BISBEE — Walk into the historic home of artist and author Betsy Foster Breault and the senses are immediately assaulted with swirling colors, mythological characters and fantasy.
The 73-year-old Breault, with flowing strands of gray and brown hair, is somewhat of an ethereal character herself, soft spoken, but with an intense gaze.
Her walls are covered with her artwork, a style she calls mythical and representational. Some of the paintings are still in progress.
“I’m interested in the myths of many cultures,” Breault says.
She mentions that many of her works have been inspired by George Wiley Sellers, the artist and cartoonist who built the original residence where Breault lives. Sellers died in 1964 at age 56.
But he never left the picturesque house.
Breault had heard stories about the house and Sellers before she purchased it, but the tales of it being haunted didn’t faze her. Last year she finally finished the book she started writing in 2000 about Sellers.
Aptly titled, “Sellers in the Kitchen Romancing the Ghost of George Wiley Sellers,” the book is both ghost story, and a retrospective of Breault’s early years in Bisbee. It also features other artists.
“It’s about living with his ghost,” Breault says sitting on a couch in her living room. “It’s about Sellers and a subsequent generation of artists who followed in his wake.”
Breault says she believes writing the book about Sellers — who never really achieved the fame that his artist friends Diego Rivera and Ted deGrazia did — has “placated” his spirit.
“He is less of a disturbed ghost and more of a placated ghost,” Breault says. “Sellers never really reached great prominence.”
Mention of a kitchen in the book’s title refers to the house Sellers built downstairs where the kitchen is in Breault’s home. Breault and her ex-husband built the second floor over the kitchen in the mid-1990s.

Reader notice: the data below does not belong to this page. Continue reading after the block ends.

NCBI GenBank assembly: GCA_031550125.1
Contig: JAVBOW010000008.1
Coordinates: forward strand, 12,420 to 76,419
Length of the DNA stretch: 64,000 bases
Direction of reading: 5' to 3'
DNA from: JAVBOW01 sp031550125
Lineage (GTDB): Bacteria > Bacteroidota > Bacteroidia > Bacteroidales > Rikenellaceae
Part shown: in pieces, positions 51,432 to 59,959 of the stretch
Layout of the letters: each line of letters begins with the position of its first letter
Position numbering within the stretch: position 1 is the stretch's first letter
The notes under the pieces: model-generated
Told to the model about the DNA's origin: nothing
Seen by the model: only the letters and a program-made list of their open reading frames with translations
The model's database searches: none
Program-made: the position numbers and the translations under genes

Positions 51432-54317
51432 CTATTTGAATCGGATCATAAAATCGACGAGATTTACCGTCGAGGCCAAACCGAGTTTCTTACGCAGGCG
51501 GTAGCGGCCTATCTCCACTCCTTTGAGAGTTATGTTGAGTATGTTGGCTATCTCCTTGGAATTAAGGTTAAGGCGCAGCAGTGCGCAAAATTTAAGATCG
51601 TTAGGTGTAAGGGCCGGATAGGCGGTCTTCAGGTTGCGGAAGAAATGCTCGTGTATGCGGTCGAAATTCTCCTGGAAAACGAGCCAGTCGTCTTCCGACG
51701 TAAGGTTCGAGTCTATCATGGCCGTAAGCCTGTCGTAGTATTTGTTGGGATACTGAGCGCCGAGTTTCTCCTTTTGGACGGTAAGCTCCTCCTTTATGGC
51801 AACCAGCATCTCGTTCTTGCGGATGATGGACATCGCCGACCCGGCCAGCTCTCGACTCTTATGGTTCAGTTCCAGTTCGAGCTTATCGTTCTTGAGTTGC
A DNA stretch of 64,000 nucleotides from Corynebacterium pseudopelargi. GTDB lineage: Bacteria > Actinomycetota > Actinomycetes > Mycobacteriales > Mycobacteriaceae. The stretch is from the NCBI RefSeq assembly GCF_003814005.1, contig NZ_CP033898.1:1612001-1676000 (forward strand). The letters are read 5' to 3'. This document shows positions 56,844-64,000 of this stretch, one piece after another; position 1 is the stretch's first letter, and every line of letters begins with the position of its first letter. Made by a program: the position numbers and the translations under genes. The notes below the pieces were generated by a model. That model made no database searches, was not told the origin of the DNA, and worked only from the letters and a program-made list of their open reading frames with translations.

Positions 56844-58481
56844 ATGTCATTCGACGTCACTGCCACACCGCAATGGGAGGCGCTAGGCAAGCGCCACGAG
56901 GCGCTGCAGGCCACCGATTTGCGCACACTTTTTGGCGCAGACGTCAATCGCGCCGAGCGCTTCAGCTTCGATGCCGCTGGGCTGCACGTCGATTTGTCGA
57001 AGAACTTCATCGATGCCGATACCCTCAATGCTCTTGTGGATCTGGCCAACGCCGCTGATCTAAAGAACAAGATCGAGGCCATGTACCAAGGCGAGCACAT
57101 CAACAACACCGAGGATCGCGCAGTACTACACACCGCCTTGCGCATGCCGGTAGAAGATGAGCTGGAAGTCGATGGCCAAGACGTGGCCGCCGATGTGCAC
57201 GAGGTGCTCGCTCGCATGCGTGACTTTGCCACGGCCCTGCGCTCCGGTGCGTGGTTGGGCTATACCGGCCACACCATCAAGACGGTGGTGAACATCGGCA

Breault was somewhat aware of the house’s history before she purchased it because Bisbee people talked about Sellers.
“I know some people won't live in a house after someone died in it....but I think that adds a kind of luster to it,” Breault said. “Now, what is now my kitchen was once his house. I’ve lived with his ghost for 28 years.”
“I seek him out,” Breault added.
Breault said Sellers was an oil painter, the owner of a newspaper and a cartoonist for that newspaper. He did the relief map at the Cochise County Courthouse and is also known for a painting of Geronimo. He was also a musician with his own swing band called the Cavaliers.
She said she feels his presence every night before she goes to sleep, tugging on the bed covers.
Some of her pieces — which depict myths and legends from Southwestern Native American culture, Mexico, and South America — have been influenced by Sellers.
“But I was an artist before that,” she said.
Breault said she landed in Bisbee over 50 years ago when she eloped with a man who had gotten a teaching job at Cochise College. Her parents had always encouraged her in the arts, her father being a professor of literature and her mother a painter.
This is Breault’s artist statement: “In making paintings we must devote ourselves over long periods of time, loving our work with such passion that we may hate it too. Cajole your art, suffer and plead with it,but, above all, honor it's own intrinsic nature as you allow it to gestate.
“Artwork must be tended as if it is a wonderful garden or a beautiful room that you might live in. One must feed, cultivate and prune, one must dust, clean and polish. Tending to it at various times of night and day, observing things in differing lights; one must ruthlessly edit when necessary. When you irrigate with the tears of your eyes and see with all the waters of your being, things will sparkle and thrive.”